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The Iron Puddler My life in the rolling mills and what came of it   By: (1873-1947)

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By James J. Davis

Introduction by Joseph G. Cannon

The man whose life story is here presented between book covers is at the time of writing only forty eight years old. When I met him many years ago he was a young man full of enthusiasm. I remember saying to him then, "With your enthusiasm and the sparkle which you have in your eyes I am sure you will make good."

Why should so young a man, one so recently elevated to official prominence, write his memoirs? That question will occur to those who do not know Jim Davis. His elevation to a Cabinet post marks not the beginning of his career, but rather is the curtain rise on the second act of one of those dramatic lives with which America has so often astounded the world. Bruised and bleeding in a southern, peon camp, where he and other hungry men had been trapped by a brutal slave driver, he drank the bitter cup of unrequited toil. And from this utter depth, in less than thirty years, he rose to the office of secretary of labor. There is drama enough for one life if his career should end to day. And while this man fought his way upward, he carried others with him, founding by his efforts and their cooperation, the great school called Mooseheart. More than a thousand students of both sexes, ranging from one to eighteen years, are there receiving their preparation for life. The system of education observed there is probably the best ever devised to meet the needs of all humanity.

The brain of James J. Davis fathered this educational system. It is his contribution to the world, and the world has accepted it. The good it promised is already being realized, its fruits are being gathered. Its blessings are falling on a thousand young Americans, and its influence like a widening ripple is extending farther every day. It promises to reach and benefit every child in America. And to hasten the growth of this new education, James J. Davis has here written the complete story. I have known Mr. Davis many years and am one of the thousands who believe in him and have helped further his work.

The author of this autobiography is indeed a remarkable man. He is sometimes called the Napoleon of Fraternity. Love of his fellows is his ruling passion. He can call more than ten thousand men by their first names. His father taught him this motto: "No man is greater than his friends. All the good that comes into your life will come from your friends. If you lose your friends your enemies will destroy you." Davis has stood by his friends. As a labor leader and a fraternal organizer, he has proved his ability. Thousands think he is unequaled as an orator, thinker and entertainer. His zeal is all for humanity and he knows man's needs. He has dedicated his life to the cause of better education for the workers of this land. His cause deserves a hearing.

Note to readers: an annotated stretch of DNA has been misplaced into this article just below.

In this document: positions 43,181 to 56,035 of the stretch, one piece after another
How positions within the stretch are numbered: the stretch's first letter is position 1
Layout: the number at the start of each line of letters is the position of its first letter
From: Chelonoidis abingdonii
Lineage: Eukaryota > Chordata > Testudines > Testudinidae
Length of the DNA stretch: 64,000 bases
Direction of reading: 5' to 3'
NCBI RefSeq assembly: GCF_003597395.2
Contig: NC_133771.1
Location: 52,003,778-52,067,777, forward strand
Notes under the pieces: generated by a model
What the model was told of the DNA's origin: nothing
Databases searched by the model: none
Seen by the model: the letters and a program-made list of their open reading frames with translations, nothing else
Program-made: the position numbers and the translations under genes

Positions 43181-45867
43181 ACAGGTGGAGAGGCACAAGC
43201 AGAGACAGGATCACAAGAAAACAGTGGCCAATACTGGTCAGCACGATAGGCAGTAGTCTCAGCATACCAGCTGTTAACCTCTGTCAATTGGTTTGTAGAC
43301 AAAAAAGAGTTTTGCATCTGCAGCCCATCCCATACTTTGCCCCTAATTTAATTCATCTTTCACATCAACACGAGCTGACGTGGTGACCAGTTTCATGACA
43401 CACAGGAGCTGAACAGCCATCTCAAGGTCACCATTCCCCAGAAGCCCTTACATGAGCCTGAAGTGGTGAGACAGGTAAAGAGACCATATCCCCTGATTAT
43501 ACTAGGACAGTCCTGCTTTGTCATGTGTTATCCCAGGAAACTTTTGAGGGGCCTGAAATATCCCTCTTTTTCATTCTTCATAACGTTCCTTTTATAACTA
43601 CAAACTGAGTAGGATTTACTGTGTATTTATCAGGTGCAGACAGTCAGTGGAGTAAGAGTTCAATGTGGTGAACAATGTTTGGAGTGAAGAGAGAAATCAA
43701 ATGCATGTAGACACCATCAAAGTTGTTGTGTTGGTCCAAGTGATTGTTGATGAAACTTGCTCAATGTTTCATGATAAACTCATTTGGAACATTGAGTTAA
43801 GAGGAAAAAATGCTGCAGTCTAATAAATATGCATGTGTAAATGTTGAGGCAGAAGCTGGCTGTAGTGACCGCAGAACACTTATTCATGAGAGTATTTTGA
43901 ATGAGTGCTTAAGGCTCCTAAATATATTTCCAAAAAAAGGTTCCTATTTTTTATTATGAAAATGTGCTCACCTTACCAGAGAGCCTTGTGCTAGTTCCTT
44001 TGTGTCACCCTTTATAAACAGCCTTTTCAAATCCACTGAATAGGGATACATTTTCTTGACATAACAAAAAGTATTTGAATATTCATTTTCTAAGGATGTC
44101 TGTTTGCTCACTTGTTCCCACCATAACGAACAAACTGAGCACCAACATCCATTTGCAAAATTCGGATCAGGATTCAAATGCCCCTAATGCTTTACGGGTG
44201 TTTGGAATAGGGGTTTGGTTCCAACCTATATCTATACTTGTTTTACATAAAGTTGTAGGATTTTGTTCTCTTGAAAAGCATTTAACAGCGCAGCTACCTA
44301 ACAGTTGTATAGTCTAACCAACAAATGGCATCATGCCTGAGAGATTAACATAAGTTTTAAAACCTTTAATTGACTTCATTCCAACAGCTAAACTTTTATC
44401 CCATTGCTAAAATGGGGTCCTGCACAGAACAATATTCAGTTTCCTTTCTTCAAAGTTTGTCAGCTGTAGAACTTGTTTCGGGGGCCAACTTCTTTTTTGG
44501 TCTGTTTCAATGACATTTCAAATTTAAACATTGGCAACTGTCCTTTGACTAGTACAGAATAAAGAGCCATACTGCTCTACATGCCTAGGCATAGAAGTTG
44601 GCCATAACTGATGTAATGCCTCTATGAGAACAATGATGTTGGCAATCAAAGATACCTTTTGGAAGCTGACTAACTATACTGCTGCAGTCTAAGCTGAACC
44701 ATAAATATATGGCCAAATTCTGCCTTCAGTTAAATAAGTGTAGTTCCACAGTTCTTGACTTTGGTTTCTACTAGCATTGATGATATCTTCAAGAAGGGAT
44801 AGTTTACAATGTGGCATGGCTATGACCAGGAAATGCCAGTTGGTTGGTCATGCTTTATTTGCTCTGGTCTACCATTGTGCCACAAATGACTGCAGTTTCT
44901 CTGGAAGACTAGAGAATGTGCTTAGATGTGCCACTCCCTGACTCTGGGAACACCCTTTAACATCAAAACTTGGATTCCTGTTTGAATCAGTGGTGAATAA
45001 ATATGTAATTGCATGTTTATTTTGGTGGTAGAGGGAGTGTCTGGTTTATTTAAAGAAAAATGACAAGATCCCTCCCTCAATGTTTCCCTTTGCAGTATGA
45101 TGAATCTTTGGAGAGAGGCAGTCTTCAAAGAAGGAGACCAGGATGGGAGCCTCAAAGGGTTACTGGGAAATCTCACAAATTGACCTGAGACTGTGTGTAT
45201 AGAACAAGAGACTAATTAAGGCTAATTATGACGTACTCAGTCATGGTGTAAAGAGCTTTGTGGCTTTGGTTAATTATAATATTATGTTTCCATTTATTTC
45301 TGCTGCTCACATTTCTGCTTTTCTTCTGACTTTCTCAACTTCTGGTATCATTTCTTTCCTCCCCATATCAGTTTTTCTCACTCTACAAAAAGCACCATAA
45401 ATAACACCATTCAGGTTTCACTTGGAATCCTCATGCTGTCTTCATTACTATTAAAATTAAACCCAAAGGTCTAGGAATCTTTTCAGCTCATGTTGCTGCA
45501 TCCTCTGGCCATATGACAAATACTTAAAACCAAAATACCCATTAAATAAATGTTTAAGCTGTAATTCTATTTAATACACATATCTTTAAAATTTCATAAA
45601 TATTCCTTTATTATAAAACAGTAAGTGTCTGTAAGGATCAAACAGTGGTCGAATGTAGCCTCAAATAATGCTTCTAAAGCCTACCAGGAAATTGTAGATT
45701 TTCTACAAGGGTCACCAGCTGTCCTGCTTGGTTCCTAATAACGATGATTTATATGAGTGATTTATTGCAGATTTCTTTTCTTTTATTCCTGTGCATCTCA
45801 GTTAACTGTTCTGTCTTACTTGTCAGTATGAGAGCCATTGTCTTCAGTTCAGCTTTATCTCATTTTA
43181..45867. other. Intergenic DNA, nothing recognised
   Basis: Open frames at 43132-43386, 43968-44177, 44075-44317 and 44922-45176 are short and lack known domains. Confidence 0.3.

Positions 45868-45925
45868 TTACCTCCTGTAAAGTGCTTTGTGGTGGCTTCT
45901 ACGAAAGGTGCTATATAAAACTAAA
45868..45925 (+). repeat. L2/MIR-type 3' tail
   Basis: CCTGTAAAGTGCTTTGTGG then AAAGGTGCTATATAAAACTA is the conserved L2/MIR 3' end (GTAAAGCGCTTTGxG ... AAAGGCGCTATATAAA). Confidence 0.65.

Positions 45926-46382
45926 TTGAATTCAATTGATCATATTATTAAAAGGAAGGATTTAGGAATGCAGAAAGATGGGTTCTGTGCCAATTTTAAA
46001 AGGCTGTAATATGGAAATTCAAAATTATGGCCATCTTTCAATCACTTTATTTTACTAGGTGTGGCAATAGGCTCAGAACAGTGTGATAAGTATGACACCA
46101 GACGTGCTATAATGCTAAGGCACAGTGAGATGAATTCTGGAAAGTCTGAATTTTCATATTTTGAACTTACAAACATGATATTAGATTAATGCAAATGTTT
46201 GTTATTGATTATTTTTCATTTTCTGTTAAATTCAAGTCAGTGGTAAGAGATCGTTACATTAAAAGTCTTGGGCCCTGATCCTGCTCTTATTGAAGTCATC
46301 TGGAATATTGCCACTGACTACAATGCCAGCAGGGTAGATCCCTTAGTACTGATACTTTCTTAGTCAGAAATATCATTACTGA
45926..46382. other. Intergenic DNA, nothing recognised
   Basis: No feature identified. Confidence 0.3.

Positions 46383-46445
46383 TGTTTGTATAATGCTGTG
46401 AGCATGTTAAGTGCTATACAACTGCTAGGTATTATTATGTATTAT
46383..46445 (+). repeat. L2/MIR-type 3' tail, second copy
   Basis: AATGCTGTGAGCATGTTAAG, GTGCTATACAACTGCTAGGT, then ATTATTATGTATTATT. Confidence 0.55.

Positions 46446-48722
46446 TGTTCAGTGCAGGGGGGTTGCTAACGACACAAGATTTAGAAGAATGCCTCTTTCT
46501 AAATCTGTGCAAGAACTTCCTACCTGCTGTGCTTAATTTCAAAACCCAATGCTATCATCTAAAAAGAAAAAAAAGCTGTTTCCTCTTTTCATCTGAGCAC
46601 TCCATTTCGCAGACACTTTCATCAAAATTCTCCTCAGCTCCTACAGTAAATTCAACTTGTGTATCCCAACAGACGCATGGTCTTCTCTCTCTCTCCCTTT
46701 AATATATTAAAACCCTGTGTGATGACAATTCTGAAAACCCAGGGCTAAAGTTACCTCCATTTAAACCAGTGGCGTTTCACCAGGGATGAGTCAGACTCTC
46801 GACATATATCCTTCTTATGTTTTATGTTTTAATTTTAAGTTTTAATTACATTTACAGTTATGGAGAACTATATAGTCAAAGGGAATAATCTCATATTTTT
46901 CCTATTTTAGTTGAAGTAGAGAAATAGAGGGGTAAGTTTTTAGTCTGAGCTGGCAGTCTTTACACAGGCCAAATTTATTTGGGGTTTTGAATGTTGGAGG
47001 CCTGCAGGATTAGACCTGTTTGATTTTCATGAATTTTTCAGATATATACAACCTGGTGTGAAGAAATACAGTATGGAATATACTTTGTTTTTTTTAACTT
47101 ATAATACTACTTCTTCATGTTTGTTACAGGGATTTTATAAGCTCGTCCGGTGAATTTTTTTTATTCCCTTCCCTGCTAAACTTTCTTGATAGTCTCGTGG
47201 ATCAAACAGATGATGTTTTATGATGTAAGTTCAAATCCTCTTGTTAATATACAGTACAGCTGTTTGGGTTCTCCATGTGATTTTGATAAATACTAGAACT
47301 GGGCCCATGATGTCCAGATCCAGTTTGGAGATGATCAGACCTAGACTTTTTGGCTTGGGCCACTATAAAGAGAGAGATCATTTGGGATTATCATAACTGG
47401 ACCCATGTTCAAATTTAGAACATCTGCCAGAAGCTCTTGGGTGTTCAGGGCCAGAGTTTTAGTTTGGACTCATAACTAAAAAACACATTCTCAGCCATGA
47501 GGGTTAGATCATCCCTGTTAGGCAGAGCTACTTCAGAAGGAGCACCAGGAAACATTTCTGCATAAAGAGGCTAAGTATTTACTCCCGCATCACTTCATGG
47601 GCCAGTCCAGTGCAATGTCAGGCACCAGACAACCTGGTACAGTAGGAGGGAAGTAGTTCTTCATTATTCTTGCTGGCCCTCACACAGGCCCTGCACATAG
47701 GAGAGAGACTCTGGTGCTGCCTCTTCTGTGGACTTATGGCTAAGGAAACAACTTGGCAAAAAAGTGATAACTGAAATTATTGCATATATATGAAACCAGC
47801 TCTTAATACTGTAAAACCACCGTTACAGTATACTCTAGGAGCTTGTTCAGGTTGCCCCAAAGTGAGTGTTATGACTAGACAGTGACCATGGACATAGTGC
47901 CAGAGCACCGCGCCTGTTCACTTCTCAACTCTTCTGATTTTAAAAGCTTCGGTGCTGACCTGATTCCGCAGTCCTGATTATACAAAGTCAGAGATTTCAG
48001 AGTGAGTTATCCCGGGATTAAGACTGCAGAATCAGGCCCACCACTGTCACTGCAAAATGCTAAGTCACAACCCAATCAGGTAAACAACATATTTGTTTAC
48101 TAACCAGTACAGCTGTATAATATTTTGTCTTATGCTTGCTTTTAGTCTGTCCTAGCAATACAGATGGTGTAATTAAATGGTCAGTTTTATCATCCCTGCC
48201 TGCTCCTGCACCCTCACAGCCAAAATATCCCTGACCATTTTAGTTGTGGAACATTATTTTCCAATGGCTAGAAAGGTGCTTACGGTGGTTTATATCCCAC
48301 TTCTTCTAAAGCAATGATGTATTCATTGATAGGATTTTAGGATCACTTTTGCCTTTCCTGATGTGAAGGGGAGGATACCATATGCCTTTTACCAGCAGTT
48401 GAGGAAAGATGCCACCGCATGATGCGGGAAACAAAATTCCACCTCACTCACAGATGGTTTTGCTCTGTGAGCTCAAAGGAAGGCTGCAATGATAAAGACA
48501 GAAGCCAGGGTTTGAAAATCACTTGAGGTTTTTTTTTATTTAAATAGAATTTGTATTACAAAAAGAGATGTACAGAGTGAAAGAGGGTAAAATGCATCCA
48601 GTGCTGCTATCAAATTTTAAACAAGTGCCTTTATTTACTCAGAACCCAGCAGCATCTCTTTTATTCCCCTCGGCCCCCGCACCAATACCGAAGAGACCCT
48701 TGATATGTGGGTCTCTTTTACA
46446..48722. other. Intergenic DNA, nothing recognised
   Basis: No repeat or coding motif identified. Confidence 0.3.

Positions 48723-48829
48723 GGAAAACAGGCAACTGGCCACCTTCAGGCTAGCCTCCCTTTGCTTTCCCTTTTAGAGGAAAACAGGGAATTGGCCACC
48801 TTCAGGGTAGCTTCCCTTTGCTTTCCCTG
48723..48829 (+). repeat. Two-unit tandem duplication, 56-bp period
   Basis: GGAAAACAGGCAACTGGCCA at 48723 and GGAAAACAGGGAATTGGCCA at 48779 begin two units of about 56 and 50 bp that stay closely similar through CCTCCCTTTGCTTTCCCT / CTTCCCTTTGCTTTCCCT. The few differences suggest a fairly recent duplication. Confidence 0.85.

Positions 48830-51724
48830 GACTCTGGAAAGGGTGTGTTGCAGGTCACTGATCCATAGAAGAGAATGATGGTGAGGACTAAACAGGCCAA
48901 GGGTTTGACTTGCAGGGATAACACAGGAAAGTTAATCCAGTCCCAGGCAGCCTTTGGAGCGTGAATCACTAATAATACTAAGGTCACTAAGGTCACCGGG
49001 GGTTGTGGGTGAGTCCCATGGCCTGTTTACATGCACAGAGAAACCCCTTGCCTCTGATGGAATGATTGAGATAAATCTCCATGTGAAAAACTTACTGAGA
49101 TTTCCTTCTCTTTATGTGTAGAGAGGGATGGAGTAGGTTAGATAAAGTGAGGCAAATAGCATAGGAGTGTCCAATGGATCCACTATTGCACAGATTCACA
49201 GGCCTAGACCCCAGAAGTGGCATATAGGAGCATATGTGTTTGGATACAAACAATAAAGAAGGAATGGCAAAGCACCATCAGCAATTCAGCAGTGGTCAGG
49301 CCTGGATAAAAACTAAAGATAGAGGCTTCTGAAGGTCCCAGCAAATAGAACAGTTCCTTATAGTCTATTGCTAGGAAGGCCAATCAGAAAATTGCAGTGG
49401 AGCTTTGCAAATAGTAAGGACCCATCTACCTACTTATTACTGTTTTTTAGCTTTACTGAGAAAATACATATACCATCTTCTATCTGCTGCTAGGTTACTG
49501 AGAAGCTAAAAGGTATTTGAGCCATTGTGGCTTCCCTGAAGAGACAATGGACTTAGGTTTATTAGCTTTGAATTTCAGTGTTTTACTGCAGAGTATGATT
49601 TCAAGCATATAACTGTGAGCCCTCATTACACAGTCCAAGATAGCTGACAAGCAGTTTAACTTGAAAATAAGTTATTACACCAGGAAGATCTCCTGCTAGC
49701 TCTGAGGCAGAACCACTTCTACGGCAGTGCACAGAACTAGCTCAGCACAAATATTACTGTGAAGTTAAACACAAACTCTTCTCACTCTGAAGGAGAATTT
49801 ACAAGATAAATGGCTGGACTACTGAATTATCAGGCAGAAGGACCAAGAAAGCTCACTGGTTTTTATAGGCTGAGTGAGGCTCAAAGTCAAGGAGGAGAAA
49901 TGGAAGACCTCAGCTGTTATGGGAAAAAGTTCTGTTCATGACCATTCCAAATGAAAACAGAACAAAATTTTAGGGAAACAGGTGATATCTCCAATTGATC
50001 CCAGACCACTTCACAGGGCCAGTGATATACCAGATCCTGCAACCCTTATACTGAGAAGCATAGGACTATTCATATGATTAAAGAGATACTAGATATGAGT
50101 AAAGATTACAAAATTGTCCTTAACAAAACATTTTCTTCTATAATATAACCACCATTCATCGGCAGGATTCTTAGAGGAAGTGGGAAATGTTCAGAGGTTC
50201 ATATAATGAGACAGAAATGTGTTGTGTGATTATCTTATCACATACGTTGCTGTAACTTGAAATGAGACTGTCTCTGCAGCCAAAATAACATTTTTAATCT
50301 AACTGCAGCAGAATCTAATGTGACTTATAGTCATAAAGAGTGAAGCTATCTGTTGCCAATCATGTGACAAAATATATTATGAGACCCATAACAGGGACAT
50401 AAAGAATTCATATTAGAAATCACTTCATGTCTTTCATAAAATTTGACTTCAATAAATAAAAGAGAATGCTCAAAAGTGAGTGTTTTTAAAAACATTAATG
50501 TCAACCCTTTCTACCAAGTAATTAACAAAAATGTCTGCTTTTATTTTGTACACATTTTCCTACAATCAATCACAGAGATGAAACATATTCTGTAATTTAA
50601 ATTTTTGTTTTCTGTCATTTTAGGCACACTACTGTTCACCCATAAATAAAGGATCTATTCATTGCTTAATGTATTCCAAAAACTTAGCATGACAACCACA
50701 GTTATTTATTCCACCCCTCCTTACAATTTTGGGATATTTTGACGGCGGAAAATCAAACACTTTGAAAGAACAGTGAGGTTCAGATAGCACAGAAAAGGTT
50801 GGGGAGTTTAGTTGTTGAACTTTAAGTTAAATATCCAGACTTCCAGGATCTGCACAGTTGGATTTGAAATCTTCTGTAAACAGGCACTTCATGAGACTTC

J G Cannon WASHINGTON, D. C., JUNE, 1922.


"Where were you previous to the eighth and immediately subsequent thereto?" asked the city attorney.

The prisoner looked sheepish and made no answer. A box car had been robbed on the eighth and this man had been arrested in the freight yards. He claimed to be a steel worker and had shown the judge his calloused hands. He had answered several questions about his trade, his age and where he was when the policeman arrested him. But when they asked him what he had been doing previous to and immediately subsequent thereto, he hung his head as if at a loss for an alibi.

I was city clerk at the time and had been a steel worker. I knew why the man refused to answer. He didn't understand the phraseology.

"Where were you previous to the eighth and immediately subsequent thereto?" the attorney asked him for the third time.

All the prisoner could do was look guilty and say nothing.

"Answer the question," ordered the judge, "or I'll send you up for vagrancy."

Still the man kept silent. Then I spoke up:

"John, tell the court where you were before you came here and also where you have been since you arrived in the city... Continue reading book >>

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